Mr. Boswell: Will the Minister reflect on whether there is any evidence that local authorities are unable to use the funds allocated because they must hold some in reserve against the possibility of relatively late applications? If they must still meet their targets, they need some money in the kitty to do so.

Ms Keeble: The amount of money that we provide will meet a large proportion of most local authorities' expenditure. The time limits make for an orderly flow of applications. Other issues cause some of the delays, and I shall deal with them.

Many local authorities manage the finances of the programme well. However, there is a need for assessments, which can be particularly difficult, because the needs of disabled people are varied and must be carefully assessed. Applications go through only after needs have been assessed. In most cases, an occupational therapist is required to carry out the assessment and, as the hon. Member for Daventry knows, there is a shortage of occupational therapists, which can also contribute to delays.

In the light of those difficulties, my Department, in conjunction with the Department of Health, is preparing additional joint guidance which will set out best practice on how social service and housing departments can work together to process grant applications as quickly and effectively as possible. We hope to publish guidance in the summer. Kent county council already has good multidisciplinary guidelines for dealing with grant applications; many local authorities would do well to consider them.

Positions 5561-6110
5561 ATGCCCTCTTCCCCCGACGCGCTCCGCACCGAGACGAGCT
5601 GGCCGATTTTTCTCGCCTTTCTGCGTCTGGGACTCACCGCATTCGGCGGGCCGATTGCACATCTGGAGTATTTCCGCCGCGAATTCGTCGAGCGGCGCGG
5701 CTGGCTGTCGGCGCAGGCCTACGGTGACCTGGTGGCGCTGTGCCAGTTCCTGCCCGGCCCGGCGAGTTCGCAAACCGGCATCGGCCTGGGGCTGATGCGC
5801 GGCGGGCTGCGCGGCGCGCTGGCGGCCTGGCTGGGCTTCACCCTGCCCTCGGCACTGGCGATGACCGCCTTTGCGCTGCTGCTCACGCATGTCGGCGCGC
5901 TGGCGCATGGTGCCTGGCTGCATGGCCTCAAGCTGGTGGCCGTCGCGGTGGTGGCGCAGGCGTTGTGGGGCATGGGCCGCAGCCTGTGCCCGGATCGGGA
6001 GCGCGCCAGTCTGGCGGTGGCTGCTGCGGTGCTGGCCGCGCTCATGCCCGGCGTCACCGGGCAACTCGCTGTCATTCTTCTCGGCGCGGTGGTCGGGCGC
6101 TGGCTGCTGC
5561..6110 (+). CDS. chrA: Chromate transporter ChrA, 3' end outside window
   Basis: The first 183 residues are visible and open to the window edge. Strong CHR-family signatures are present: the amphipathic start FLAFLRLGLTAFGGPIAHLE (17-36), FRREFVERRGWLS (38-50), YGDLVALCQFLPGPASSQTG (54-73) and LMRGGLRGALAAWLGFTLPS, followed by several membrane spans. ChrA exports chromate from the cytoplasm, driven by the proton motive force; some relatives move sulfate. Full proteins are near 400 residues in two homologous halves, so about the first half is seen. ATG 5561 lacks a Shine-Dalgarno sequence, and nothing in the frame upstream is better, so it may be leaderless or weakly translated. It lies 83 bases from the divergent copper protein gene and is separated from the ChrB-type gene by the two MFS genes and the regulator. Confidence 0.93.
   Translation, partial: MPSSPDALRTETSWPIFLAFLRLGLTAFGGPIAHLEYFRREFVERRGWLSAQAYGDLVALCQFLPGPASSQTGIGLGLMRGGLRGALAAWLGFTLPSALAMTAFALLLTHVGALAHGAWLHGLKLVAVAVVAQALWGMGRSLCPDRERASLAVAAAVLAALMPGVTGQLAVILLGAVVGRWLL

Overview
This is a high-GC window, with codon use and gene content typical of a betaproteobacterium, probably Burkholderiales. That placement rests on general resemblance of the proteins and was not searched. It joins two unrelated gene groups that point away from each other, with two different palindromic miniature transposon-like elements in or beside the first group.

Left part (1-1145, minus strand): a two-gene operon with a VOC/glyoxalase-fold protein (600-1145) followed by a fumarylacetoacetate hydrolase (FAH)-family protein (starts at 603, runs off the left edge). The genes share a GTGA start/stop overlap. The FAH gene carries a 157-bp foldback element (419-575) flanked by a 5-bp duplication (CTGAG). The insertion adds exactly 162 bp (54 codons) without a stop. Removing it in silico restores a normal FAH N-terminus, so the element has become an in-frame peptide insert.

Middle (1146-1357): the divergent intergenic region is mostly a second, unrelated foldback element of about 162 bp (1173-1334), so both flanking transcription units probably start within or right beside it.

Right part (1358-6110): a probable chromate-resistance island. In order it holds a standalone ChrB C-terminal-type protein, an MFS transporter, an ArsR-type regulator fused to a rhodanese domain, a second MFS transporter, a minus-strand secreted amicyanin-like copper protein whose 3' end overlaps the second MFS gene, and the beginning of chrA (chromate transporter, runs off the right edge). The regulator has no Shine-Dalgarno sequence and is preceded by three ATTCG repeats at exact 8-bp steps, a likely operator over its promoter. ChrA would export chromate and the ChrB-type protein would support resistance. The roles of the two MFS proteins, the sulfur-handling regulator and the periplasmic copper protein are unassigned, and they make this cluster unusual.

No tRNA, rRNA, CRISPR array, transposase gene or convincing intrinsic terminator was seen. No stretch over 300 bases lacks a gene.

At the beginning of my speech, I referred to our wider proposals to give local authorities more flexible powers to deal with conditions in private sector housing. I assure the hon. Members for Daventry and for Sutton and Cheam that our approach is to free up controls on local authority spending, rather than to increase bureaucracy and central control. The hon. Gentlemen made several suggestions that promoted more central control, rather than less.

Mr. Boswell: I do not wish to inject heat into the debate, but perhaps I might respond to the Minister's comments on our attitude. No one seeks to increase the controls on local authorities; they have enough problems without that. However, as part and parcel of any welcome relaxation of formal control by the Department, it must, at the same time and in parallel, step

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up its monitoring, appraisal and—if necessary—gentle encouragement of best practice. The more we consider the matter and unpick the details of practice, the more we will learn about how to spend the limited resources most effectively.

Ms Keeble: We are providing extra guidance and, importantly, extra money, as we free up central control on local authorities. We are doing that through the regulatory reform order, which has had a first round of scrutiny and is moving through its legislative stages. We hope to see it on the statute book reasonably soon.